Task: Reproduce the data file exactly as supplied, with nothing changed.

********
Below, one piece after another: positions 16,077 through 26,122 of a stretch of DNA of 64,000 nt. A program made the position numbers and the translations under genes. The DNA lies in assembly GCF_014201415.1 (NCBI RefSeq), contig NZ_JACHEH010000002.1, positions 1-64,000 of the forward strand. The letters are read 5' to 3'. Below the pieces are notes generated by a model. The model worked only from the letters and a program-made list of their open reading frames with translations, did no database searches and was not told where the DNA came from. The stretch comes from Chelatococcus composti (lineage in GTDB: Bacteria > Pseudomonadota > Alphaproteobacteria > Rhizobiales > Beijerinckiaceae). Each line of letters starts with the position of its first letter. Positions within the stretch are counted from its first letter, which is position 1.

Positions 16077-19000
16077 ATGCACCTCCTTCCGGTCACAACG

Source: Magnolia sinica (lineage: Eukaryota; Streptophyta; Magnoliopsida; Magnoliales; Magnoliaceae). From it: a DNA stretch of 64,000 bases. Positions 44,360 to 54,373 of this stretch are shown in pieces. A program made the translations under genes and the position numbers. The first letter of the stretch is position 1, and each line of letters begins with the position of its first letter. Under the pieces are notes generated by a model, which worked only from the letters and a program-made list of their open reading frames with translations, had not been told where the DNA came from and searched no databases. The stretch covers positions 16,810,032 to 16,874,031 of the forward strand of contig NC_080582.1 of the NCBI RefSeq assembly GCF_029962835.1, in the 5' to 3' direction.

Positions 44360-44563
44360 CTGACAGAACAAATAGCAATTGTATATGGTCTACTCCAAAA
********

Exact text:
Below, one piece after another: positions 16,077 through 26,122 of a stretch of DNA of 64,000 nt. A program made the position numbers and the translations under genes. The DNA lies in assembly GCF_014201415.1 (NCBI RefSeq), contig NZ_JACHEH010000002.1, positions 1-64,000 of the forward strand. The letters are read 5' to 3'. Below the pieces are notes generated by a model. The model worked only from the letters and a program-made list of their open reading frames with translations, did no database searches and was not told where the DNA came from. The stretch comes from Chelatococcus composti (lineage in GTDB: Bacteria > Pseudomonadota > Alphaproteobacteria > Rhizobiales > Beijerinckiaceae). Each line of letters starts with the position of its first letter. Positions within the stretch are counted from its first letter, which is position 1.

Positions 16077-19000
16077 ATGCACCTCCTTCCGGTCACAACG

Source: Magnolia sinica (lineage: Eukaryota; Streptophyta; Magnoliopsida; Magnoliales; Magnoliaceae). From it: a DNA stretch of 64,000 bases. Positions 44,360 to 54,373 of this stretch are shown in pieces. A program made the translations under genes and the position numbers. The first letter of the stretch is position 1, and each line of letters begins with the position of its first letter. Under the pieces are notes generated by a model, which worked only from the letters and a program-made list of their open reading frames with translations, had not been told where the DNA came from and searched no databases. The stretch covers positions 16,810,032 to 16,874,031 of the forward strand of contig NC_080582.1 of the NCBI RefSeq assembly GCF_029962835.1, in the 5' to 3' direction.

Positions 44360-44563
44360 CTGACAGAACAAATAGCAATTGTATATGGTCTACTCCAAAA